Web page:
With the start of college basketball season on the horizon, we’ll be taking a long look at the conference at large as well as Indiana’s roster over the next month. Today, we look at freshman Noah Vonleh.
For the third straight year, Indiana welcomes a McDonald’s All-American to campus. Cody Zeller started the parade and was followed by close friend and AAU teammate Yogi Ferrell.
This year, the Hoosier staff dipped into the northeast and landed a consensus top 15 talent in Noah Vonleh from the New Hampton School in New Hampshire.
The 6-foot-10, 240 pound forward with a 7-foot-4 wingspan was originally a member of the 2014 recruiting class, but opted to reclassify and his accelerated pursuit ended with a verbal commitment on his official visit last November.
Vonleh, who just turned 18 in late August, is the youngest player on Indiana’s roster but has limitless upside. Physically, Vonleh, who already appeared ready to play in the Big Ten as a high schooler, has undergone a transformation since arriving on campus. He’s put on more than 20 pounds of muscle, evidence that he’s really taken to Indiana’s strength and conditioning program led by Je’Ney Jackson.
“I wasn’t used to that (the weight lifting) at prep school, so that was a big adjustment,” Vonleh said in June. “I put on a lot of weight and am getting stronger. I just like to be in the gym all the time, getting better, getting my shot better because I’m going to be playing against a lot of guys that are a lot older than me next year.”
In a front court rotation that was depleted of experience following the departures of Cody Zeller and Christian Watford, Vonleh appears poised to establish himself as Indiana’s best rebounder and interior scoring option from day one. But beyond the prowess on the block, he can also step out, handle the ball and knock down midrange shots. His ability to pass from the high post is also present in his game.
“He’s incredibly unselfish,” Tom Crean said of Vonleh after signing day last fall. “They can give him the ball at the top of the key in a 1-4, 1-2-2 type situation, and he just delivers the ball. He’s like Cody [Zeller] in the sense that he doesn’t look for his offense enough. He’s another one of those young guys that we’ve got here and we think is untapped, in the sense that he has no idea how good he can be.”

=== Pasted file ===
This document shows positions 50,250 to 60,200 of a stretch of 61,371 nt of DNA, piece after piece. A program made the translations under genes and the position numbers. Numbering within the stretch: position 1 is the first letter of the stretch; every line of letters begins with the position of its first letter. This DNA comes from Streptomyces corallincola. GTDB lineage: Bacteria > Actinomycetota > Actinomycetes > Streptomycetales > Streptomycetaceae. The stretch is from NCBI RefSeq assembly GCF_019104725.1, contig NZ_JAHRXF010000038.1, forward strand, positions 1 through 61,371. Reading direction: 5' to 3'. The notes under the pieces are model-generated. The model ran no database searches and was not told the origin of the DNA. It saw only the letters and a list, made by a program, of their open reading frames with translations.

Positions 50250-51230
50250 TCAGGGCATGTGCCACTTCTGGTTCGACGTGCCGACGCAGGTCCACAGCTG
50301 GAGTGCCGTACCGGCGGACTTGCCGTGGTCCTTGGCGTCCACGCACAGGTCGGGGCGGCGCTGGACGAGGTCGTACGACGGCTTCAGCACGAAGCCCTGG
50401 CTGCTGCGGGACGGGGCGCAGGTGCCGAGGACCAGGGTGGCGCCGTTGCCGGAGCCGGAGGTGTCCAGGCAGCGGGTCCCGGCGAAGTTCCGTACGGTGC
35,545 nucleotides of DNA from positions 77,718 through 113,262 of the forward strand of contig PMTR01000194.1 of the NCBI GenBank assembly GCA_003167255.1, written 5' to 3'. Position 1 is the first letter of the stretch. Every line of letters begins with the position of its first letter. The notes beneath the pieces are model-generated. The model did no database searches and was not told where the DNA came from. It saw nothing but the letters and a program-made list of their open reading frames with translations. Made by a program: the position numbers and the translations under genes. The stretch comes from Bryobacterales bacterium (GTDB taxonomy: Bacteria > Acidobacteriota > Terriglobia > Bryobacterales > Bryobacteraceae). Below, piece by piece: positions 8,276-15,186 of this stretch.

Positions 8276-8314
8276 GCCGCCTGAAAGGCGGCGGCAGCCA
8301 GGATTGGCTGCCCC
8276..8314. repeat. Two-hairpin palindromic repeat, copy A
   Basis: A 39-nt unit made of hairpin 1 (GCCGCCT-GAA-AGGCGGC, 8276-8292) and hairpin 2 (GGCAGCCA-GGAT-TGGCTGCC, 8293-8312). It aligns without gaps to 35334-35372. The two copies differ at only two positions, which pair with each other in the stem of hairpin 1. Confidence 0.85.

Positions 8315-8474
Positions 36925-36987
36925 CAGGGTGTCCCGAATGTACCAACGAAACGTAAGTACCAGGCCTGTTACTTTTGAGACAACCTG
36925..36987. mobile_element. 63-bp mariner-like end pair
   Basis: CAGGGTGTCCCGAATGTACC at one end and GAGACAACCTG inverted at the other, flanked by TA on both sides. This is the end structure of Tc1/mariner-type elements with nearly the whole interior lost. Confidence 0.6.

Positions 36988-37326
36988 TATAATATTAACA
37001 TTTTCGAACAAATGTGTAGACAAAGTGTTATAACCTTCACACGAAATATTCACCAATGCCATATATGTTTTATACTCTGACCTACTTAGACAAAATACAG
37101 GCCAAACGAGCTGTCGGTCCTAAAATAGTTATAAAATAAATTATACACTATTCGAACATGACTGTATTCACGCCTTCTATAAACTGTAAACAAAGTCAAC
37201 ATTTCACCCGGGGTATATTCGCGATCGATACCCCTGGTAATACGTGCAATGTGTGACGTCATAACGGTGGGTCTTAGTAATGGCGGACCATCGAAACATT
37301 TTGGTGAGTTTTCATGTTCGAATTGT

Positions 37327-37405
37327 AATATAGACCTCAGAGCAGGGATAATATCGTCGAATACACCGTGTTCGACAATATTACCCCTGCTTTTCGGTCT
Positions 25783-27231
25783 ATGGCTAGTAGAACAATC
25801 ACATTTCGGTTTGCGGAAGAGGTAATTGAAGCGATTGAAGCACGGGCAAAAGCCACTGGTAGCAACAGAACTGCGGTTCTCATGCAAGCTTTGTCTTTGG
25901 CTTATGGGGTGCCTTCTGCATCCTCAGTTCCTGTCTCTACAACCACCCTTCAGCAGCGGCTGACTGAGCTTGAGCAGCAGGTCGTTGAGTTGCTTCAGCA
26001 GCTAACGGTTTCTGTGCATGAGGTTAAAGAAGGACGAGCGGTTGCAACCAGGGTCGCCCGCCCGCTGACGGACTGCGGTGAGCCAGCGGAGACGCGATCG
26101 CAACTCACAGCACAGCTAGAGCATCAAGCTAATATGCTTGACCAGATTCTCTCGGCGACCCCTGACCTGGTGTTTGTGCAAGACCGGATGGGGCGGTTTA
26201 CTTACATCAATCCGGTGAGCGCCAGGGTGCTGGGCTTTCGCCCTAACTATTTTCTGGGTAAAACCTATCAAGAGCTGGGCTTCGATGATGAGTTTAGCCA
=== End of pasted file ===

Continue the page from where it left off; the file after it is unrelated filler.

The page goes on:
In a program that will need to continue the “365 day” work ethic following key roster losses last season, Vonleh looks like a perfect candidate to spearhead that movement on a young roster.
Bottom line: Vonleh was incredibly well coached in AAU and at prep school and the competitive schedule he faced should have him well prepared to become an immediate force in the Big Ten. He has the tools to become the best rebounder that the Hoosiers have had in the Crean era and his length and physical tools should help him develop into an elite defender. Like Zeller at times, Vonleh may need to be pushed to become more assertive, but there’s no doubt he has the talent to be an all-league player and a pro for a long time.
Quotable: ”Noah, again, the humbleness, the desire to get better, the desire to learn. When you use the term `sponge’, which I don’t use the term lightly in terms of learning, when I call him a `sponge’ he really is. He has high goals, he’s very confident, yet there’s not an entitlement, there’s not an enablement. He’s not wired to think it’s supposed to happen overnight. He knows it’s a process, and we’re fortunate to have him.” – Crean on Vonleh.
(Photo credit: IU Athletics)